However, I’m not sure if the Lovecraftian turn of events in section three worked quite as well. I don’t want to give everything away, but when the Ashen were introduced into the story I couldn’t help but start singing Awake Ye Scary Great Old One in my head, and I kind of kept doing it all through the rest of the book. The thing is, I actually like the psychological reality this kind of story expresses – that’s why I’m a Lovecraft fan despite his somewhat preposterous writing. I like how well they capture the feeling of insignificance many people experience when facing the scope of the universe and the infinity of time. The Magicians and Mrs. Quent captures that well, but the Ashen were too much like creatures from the Dungeon Dimension minus the humour of Discworld. Something about the tone reminded me of a parody gone wrong, which I’m pretty sure is not what was supposed to happen. Perhaps the problem was the fact that the tone of the first two sections felt so at odds with this one, which prevented me from taking it seriously. However, I’m sure many other readers will feel differently.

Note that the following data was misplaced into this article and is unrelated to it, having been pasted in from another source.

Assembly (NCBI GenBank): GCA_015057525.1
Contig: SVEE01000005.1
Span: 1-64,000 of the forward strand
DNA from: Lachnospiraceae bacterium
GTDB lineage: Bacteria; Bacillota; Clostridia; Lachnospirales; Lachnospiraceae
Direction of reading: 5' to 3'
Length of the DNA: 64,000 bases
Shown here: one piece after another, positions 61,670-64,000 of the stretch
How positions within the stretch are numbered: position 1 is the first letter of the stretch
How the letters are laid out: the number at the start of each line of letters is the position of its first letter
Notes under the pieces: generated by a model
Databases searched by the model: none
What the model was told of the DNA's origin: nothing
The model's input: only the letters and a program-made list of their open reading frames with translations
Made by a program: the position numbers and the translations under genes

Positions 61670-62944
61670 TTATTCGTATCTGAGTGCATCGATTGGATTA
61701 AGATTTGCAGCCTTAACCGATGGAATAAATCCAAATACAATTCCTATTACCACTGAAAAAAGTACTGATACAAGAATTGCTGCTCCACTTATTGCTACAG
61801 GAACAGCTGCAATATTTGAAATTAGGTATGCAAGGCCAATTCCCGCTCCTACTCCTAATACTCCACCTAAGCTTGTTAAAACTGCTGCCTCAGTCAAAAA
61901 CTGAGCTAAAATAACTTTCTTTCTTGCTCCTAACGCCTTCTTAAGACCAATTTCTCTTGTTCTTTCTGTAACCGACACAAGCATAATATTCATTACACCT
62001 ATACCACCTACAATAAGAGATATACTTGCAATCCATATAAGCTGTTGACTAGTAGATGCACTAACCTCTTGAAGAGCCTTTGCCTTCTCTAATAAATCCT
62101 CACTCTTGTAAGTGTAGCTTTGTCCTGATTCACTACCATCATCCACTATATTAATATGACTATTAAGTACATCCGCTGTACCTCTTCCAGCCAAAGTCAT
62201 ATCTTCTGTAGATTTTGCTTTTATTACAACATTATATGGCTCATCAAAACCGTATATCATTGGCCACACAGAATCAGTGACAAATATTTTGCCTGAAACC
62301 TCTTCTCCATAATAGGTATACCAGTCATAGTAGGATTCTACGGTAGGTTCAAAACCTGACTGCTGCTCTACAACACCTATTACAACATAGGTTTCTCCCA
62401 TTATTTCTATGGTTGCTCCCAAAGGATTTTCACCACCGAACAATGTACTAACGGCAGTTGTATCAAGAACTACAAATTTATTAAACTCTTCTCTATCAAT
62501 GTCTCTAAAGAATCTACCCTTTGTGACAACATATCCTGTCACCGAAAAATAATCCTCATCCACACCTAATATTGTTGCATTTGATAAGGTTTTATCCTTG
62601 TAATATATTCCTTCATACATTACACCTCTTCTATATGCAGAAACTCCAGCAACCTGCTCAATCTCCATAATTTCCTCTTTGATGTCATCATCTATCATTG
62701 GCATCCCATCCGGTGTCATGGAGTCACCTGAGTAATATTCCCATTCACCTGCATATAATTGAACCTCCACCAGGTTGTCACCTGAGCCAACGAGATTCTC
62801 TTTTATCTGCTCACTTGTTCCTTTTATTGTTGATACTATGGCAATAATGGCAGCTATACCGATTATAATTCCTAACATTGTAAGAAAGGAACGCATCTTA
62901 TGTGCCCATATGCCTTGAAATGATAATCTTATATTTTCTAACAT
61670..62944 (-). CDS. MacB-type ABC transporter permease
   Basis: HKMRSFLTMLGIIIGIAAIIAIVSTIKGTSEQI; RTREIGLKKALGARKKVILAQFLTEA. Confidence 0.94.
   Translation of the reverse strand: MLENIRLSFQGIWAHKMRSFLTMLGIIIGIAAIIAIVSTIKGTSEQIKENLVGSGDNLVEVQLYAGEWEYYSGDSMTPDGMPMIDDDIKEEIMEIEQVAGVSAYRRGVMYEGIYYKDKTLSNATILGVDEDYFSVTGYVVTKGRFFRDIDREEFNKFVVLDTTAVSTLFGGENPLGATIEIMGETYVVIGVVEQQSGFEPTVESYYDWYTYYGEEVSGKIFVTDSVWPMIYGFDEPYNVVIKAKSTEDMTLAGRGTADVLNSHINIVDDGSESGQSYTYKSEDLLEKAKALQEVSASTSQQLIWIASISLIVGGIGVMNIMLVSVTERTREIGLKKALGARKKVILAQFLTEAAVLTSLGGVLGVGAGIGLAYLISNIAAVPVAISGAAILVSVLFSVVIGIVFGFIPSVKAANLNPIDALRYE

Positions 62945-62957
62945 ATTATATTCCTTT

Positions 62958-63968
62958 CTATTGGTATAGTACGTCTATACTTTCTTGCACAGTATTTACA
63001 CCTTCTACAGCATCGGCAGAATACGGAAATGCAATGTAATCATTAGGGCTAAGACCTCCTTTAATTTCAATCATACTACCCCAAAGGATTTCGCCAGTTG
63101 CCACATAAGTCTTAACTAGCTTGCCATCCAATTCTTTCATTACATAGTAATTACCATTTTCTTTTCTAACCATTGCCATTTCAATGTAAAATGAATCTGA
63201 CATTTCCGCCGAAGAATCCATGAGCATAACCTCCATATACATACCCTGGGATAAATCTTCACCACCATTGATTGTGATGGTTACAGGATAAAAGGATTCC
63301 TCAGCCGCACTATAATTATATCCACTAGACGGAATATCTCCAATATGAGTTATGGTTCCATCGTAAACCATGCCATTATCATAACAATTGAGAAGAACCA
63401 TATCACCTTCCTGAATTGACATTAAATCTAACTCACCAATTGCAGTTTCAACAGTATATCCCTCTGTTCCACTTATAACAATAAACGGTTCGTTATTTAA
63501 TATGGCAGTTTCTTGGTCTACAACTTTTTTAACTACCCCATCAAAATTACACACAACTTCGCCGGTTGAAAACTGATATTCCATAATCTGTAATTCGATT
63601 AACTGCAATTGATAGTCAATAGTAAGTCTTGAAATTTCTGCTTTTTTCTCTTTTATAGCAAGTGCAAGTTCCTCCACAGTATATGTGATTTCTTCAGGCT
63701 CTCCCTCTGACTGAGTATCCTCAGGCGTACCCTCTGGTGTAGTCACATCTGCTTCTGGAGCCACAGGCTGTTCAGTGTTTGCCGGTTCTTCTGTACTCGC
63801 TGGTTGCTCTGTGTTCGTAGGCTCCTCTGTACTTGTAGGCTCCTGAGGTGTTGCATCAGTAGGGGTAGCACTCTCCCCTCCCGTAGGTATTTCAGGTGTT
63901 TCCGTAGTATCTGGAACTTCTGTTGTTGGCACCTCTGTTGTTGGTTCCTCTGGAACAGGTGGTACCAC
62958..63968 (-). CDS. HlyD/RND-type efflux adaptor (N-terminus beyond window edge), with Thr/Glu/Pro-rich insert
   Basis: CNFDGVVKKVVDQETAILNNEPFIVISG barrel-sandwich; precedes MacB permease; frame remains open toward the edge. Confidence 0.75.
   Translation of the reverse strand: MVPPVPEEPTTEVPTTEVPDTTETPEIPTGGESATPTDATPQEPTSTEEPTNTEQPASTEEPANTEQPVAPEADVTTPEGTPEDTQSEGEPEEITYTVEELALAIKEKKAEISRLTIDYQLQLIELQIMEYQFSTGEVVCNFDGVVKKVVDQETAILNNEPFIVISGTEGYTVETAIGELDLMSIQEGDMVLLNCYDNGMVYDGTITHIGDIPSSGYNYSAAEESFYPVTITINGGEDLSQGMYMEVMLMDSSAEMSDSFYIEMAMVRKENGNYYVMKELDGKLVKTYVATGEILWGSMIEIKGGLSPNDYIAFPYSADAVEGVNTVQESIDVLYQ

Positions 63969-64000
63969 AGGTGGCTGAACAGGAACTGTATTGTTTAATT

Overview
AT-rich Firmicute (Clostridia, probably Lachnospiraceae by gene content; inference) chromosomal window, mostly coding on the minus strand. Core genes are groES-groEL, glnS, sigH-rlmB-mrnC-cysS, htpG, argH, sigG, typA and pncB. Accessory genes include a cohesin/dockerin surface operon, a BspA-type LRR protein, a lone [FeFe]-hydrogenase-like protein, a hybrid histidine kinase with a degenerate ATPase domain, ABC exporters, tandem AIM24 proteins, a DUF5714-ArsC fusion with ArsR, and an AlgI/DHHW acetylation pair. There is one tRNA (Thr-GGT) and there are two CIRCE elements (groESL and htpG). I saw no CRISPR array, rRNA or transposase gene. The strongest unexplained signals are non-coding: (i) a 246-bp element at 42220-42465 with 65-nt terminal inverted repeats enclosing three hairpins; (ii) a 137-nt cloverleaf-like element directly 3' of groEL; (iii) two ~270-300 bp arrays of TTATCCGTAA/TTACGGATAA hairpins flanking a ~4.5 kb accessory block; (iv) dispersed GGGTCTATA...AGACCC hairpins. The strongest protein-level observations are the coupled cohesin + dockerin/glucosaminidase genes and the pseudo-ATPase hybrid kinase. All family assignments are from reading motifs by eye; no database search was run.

Heidenkind asked, “I have The Magicians and Mrs. Quent on my TBR shelf, so I think you should review that. Question: it looks loooooong; does it read fast or not?”
You need to be patient in part one, as the build-up is slow. There’s a lot of jumping around between characters at first, and it takes a while for the seemingly unconnected plot strands to come together. But once the story picks up I was very much hooked, so I would say the initial investment is worth it. The first 150 pages or so are slow going, but the rest flies by.